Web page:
A conformal coating is a thin film used to enhance the performance of electronic assemblies. Conformal coatings typically protect components of printed circuit boards from dust, dirt, moisture, chemicals, and temperature extremes that would damage or fail boards left exposed to these conditions.
This post is intended to give an overview of conformal coatings. Specifically we'll address the following questions:
- What are conformal coatings and why are they important?
- What are the different types of conformal coatings?
- How are conformal coatings typically cured?
- How are conformal coatings typically applied?
What Are Conformal Coatings And Why Are They Important?
Printed circuit boards (PCBs) are expected to perform in a huge range of environments and are no longer limited to machine rooms. As a result, PCBs must be designed to withstand a vast array of conditions including:
- Mechanical stress
Conformal coatings have been developed to protect circuit boards from such potential threats. They are so named because they “conform” to the dimensions of their substrate to allow efficient protection. This conformity is normally achieved as a liquid and a curing process is used to solidify the protective layer.
Many choices exist for conformal coatings, including choices of base chemistry, application method, and curing process. However, all conformal coatings should provide at a minimum the following properties:
- A protective layer against dust, water, and other airborne contaminates
- Electrical insulation to prevent electrical shortages
- Structure to protect against physical and thermal stresses
However, many additionally properties may be chosen on an application basis. Depending on the intended environment and operation conditions a conformal coating may provide:
- Extreme temprature (both high and low) durability
- Flame resistance
- Abrasion resistance
- Re-workability (if underlying components may need to be later repaired)
- And more...
What Are The Different Types Of Conformal Coatings?
Coatings can be divided in various types depending on their base chemistry: Acrylics, Polyurethanes, Epoxies, Silicones, and Parylenes.
- Reasonable priced
- Easy to apply and cure via a quick solvent drying process
- Good environmental protection and moisture resistant
- Great for applications that will likely be exposed to water
- Able to retain clarity and can resist darkening over time
- Have limited resistance to solvents making them a good choice for applications that might require re-work
- More difficult to remove than acrylic alternatives, limiting re-workability
- Excellent chemical and moisture resistance
- Especially suitable for salt spray protection or applications where solvent resistance is required
- Superior protection in harsh environments
- Very good abrasion resistance
- Flexible even at low temperatures
- Good dielectric properties
- Only to about 150 degrees Celsius
- Excellent chemical and abrasion resistance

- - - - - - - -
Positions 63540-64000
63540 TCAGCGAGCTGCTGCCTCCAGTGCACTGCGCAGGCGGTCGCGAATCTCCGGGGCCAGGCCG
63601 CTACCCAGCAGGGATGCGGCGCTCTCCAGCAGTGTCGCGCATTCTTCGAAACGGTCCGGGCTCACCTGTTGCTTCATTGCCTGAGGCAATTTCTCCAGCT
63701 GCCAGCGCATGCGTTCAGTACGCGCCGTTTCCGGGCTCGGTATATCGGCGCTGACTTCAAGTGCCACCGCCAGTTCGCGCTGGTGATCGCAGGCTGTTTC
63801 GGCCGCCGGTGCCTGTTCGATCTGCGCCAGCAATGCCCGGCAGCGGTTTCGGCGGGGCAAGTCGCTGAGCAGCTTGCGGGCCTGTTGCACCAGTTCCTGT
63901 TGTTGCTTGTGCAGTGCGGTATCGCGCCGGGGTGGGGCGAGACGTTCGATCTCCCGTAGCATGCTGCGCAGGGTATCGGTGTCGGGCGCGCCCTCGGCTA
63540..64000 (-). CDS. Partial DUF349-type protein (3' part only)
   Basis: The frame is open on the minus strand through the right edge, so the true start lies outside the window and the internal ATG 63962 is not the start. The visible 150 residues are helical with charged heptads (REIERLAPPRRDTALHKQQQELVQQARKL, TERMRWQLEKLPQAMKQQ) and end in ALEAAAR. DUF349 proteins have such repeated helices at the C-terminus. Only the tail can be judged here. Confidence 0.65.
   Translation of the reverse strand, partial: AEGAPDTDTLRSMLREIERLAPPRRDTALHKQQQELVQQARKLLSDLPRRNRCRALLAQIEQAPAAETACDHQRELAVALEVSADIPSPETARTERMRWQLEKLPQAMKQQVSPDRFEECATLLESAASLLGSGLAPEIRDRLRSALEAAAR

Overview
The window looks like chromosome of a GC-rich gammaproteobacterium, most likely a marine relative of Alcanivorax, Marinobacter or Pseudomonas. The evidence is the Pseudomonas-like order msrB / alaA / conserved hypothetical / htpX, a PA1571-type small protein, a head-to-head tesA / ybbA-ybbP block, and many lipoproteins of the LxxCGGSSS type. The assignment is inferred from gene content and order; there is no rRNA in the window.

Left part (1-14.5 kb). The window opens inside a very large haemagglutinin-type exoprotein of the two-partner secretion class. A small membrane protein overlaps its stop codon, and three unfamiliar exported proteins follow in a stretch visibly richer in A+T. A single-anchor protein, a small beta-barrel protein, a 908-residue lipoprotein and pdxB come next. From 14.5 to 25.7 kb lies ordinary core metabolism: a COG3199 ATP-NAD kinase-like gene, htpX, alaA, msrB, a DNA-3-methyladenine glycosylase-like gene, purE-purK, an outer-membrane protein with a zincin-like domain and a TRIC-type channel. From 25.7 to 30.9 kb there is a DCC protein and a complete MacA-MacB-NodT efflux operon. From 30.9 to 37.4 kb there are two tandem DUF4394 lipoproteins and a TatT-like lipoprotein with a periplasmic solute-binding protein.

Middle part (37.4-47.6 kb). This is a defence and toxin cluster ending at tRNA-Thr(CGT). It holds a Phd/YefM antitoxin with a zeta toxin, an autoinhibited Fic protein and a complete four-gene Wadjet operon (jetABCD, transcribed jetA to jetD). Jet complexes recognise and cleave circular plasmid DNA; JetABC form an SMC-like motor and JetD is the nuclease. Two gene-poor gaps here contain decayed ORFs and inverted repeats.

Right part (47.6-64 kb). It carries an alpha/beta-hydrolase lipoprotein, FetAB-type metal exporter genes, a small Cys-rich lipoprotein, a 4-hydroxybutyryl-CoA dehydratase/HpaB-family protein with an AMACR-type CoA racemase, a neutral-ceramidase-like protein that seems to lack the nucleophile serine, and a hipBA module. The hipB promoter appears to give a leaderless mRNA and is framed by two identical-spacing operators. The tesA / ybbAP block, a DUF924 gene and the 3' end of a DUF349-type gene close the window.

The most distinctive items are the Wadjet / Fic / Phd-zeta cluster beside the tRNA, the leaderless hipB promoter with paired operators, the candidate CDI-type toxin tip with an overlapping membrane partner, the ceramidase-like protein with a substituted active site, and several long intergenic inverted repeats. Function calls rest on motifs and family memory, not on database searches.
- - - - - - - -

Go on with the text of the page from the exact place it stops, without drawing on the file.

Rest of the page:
- Relatively short cure time
- Can be difficult to remove for repairs
- Care must also be taken since there is a possibility of shrinkage with some formulations and therefore could damage delicate parts.
- The most difficult to remove, abrasion is the only process that can remove them
- These coatings are ideal for use in operating temperatures that can reach up to 200 degrees Celsius
- Highly flexible
- Provides protection against mechanical shock
- Good moisture and UV resistance
- Suited for use in the oil and gas industry because of their resistance to specific chemicals.
- Excellent uniformity
- Outstanding protection from a number of damaging elements
- Moisture, chemical, and temperature resistant
- High dielectric strength
- Requires special application of vapor deposition polymerization. Before applying, it must be ensured that the surface is perfectly clean.
How Are Conformal Coatings Typically Cured?
Different curing methods can be used on many types of conformal coating, each offering different advantages and disadvantages.
- Solvent-Evaporation - solvent-evaporation curing can be used to cure some acrylics, epoxies, and urethanes, although they may take a longer time, particularly urethanes. Although more costly, water-based and other non-VOC coatings or low-VOC coatings are also available. Meanwhile, for standard solvent-based acrylics, the normal process of curing is usually air-drying or film forming, but this is not advisable if speed is required.
- Heat Curing - Heat curing is a faster alternative to solvent-evaporation. While this is an option for some coatings, heat curing requires a specialized setup to control temperature. This process is also more prone to shrinkage.
- UV Curing - The quickest cure time is afforded by UV curing and this can be achieved in a matter of seconds. When production speed is of paramount importance like when there is a high volume of demand from users, this is considered as the most viable option. UV curing is also in demand because of the level of processing ease, its environmental friendliness, and thermal cycling resistance.
How Are Conformal Coatings Typically Applied?
A conformal coating, to be effective, must completely cover the circuit board. It must also provide good coverage of sharp edges and other contours. To ensure that the conformal coating is effective, the application method has to be taken into consideration.
There are four main ways of applying a conformal coating:
- Dipping - which is applied on materials that cannot be cured quickly by moisture, light, or oxidation
- Selective robotic coating - which is used for high volume applications
- Spraying - which involves hand spray using spray booth or aerosol can
- Brushing - which is usually done by proficient and skilled operators
When it comes to protecting printed circuit boards, the best type of conformal coating to be used, depends majoritively on the environment where the boards are placed and the kind of protection required by these boards.